Almost nine months ago, the Transportation Security Administration (TSA) disclosed plans to upgrade the nation’s airport security system with data-mining technology designed to catch potential terrorists before they board commercial flights. The second-generation Computer Assisted Passenger Prescreening System (CAPPS II) would scan government and private-sector databases for criminal, financial and other information and ferret out high-risk passengers using a color-coded “risk score.” As details emerged, however, the program became embroiled in controversy. Senator Ron Wyden, instrumental in exposing the privacy threat posed by John Poindexter’s Total Information Awareness (TIA) project, led a backlash in Congress that challenged the TSA’s authority to create such a system. The Senate Appropriations Committee denied funding for the CAPPS II program pending a privacy-impact study from the General Accounting Office.
Meanwhile, thanks to a series of suits by the ACLU and the Electronic Privacy Information Center (EPIC), documents emerged showing that dozens of innocent passengers–including American Muslims, South Asians and senior citizens–were being harassed, detained and even strip-searched by National Guard, airport security and local law-enforcement officials because of a secret no-fly list, the existence of which the TSA had previously denied. TSA administrator James Loy repeatedly promised that CAPPS II would not move forward until all privacy concerns were addressed, and the Department of Homeland Security hired a chief privacy officer to make sure all programs measured up to existing privacy laws. At the end of July, the TSA made several concessions to critics, calling for a Passenger Advocate Office to assist passengers mistakenly flagged as high risk under the program.
But in mid-September, the furor reignited when a lone privacy advocate uncovered a disturbing document regarding New York-based JetBlue Airways, which has been in talks with the TSA to participate in testing the CAPPS II program. According to the document, JetBlue secretly provided 5 million passenger-name records, involving some 1.5 million passengers, to a Huntsville, Alabama-based defense contractor called Torch Concepts, which government officials say was participating in a military base security program for the Defense Department. One of Torch Concepts’ vendors, Little Rock-based Acxiom Corporation, then used the JetBlue data to extrapolate Social Security numbers and other private information on almost half these customers, according to the document, which was a Torch Concepts presentation on passenger risk assessment. The TSA admitted that it helped facilitate the JetBlue relationship with Torch Concepts but claimed that the firm was not a TSA contractor and had nothing to do with the development of CAPPS II. However, TSA officials told The Nation that Acxiom is a subcontractor to Lockheed Martin, the main contractor on the CAPPS II project.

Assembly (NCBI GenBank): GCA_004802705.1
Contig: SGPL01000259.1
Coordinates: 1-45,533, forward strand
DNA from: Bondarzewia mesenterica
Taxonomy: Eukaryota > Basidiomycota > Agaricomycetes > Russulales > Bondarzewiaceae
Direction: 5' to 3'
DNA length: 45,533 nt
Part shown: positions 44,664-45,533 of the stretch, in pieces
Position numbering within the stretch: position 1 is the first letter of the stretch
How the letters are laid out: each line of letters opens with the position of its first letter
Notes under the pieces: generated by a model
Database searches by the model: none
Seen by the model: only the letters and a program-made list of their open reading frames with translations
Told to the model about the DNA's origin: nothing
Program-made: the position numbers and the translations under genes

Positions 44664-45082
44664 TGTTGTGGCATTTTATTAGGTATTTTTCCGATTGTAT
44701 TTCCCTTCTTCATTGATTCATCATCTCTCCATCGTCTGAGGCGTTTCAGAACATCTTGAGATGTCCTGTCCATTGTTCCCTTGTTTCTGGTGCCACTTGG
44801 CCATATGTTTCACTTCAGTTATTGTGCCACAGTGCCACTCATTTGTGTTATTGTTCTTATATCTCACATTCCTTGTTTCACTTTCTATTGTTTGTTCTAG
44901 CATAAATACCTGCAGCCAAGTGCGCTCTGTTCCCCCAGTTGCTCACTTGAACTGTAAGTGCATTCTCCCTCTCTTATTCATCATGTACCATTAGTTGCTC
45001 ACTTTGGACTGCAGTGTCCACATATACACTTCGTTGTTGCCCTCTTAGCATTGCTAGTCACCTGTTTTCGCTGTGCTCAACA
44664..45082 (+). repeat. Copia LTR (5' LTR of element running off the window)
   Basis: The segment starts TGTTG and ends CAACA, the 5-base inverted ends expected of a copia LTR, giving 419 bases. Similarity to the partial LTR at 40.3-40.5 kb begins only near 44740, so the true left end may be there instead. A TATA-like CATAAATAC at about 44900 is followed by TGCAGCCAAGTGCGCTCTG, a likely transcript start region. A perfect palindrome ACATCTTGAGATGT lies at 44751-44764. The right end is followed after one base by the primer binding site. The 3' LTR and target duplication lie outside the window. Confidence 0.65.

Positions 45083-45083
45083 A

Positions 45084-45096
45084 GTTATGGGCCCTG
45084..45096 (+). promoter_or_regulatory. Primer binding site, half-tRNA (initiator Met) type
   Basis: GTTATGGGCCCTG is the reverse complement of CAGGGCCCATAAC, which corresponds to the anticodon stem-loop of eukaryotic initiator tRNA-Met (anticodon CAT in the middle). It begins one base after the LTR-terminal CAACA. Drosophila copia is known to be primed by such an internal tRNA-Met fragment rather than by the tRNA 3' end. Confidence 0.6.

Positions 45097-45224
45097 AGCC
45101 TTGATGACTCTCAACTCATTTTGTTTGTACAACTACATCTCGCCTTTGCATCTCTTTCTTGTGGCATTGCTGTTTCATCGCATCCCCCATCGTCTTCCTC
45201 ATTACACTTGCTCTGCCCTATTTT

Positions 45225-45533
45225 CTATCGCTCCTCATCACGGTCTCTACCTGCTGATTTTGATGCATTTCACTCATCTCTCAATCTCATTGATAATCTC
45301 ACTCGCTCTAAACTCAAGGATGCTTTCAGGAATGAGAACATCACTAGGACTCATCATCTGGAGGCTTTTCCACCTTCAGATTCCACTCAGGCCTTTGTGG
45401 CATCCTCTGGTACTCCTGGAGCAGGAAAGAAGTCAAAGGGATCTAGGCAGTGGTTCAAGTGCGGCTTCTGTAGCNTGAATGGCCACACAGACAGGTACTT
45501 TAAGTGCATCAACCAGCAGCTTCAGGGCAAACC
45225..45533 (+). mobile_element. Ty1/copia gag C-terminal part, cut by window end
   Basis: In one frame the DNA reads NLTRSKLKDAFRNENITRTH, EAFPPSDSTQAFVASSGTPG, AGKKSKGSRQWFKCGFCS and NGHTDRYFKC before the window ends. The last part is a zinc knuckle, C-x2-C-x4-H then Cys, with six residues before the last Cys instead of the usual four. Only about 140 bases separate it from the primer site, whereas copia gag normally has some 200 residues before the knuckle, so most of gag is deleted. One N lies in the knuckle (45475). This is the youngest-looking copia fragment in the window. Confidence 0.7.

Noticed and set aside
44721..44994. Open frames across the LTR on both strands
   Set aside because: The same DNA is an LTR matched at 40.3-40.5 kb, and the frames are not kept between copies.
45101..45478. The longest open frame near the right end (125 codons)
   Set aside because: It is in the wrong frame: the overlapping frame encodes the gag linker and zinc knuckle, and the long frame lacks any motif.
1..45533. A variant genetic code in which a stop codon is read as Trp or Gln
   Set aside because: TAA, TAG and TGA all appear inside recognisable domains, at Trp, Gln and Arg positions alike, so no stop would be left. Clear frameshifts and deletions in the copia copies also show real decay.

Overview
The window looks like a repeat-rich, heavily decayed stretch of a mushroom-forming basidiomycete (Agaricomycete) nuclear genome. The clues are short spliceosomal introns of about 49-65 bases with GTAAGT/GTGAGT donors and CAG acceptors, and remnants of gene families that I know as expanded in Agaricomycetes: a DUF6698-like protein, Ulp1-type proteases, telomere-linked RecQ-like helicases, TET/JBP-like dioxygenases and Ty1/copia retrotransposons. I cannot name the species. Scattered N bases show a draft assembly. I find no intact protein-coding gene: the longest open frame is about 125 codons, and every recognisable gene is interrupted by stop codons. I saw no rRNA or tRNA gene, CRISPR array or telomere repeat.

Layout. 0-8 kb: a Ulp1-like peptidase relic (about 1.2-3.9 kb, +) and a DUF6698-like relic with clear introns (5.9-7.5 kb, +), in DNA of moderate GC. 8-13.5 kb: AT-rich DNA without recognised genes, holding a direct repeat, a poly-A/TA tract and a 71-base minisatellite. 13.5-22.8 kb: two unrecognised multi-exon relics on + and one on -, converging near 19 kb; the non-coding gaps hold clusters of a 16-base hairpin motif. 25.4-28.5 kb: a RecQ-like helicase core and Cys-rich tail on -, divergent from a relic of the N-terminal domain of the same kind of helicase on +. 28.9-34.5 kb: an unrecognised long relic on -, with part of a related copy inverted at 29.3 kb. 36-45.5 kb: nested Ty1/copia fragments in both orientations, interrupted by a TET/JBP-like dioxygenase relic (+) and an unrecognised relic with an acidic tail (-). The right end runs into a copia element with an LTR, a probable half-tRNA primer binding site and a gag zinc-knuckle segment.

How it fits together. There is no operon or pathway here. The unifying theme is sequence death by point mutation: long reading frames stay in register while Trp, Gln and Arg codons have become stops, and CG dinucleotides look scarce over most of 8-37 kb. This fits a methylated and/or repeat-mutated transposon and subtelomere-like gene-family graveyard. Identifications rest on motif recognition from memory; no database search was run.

What is interesting about this is that the TSA has repeatedly claimed that its screening system would require access only to the travel itineraries, names, addresses, dates of birth and phone numbers of passengers. The JetBlue scandal shows that passengers could lose control of a great deal more personal information.
“For me it was totally consistent with what I’ve seen in my research of the privacy practices of the travel industry in the USA,” said privacy advocate Edward Hasbrouck, who uncovered the original document and leaked it to Wired News.
A December 2002 Defense Department report on security and privacy, which can be found on the Defense Advanced Research Projects Agency website (www.darpa.mil.iao/secpriv.pdf), cites the “stunning” amount of data that Acxiom is capable of gathering and suggests that the government may be able to cull data from Acxiom without the firm even knowing about it.
Acxiom, one of the nation’s largest data-mining companies, has actively sought federal contracts related to homeland security in the past two years. In December 2001 Acxiom hired Gen. Wesley Clark, now a Democratic presidential candidate, as a lobbyist and board member to help procure government contracts.
Washington-based EPIC earlier this year filed suit in an effort to connect the dots between the CAPPS II program and the TIA program. Now EPIC has filed a complaint with the Federal Trade Commission alleging that JetBlue and Acxiom violated consumer-protection laws when they disclosed the information to Torch Concepts. EPIC has also filed Freedom of Information Act requests with the Defense Department, the Federal Aviation Administration and the TSA to get to the bottom of the JetBlue imbroglio. Until the TSA, JetBlue, Torch Concepts and Acxiom come clean, there can be no confidence that CAPPS II will make Americans either safe or free.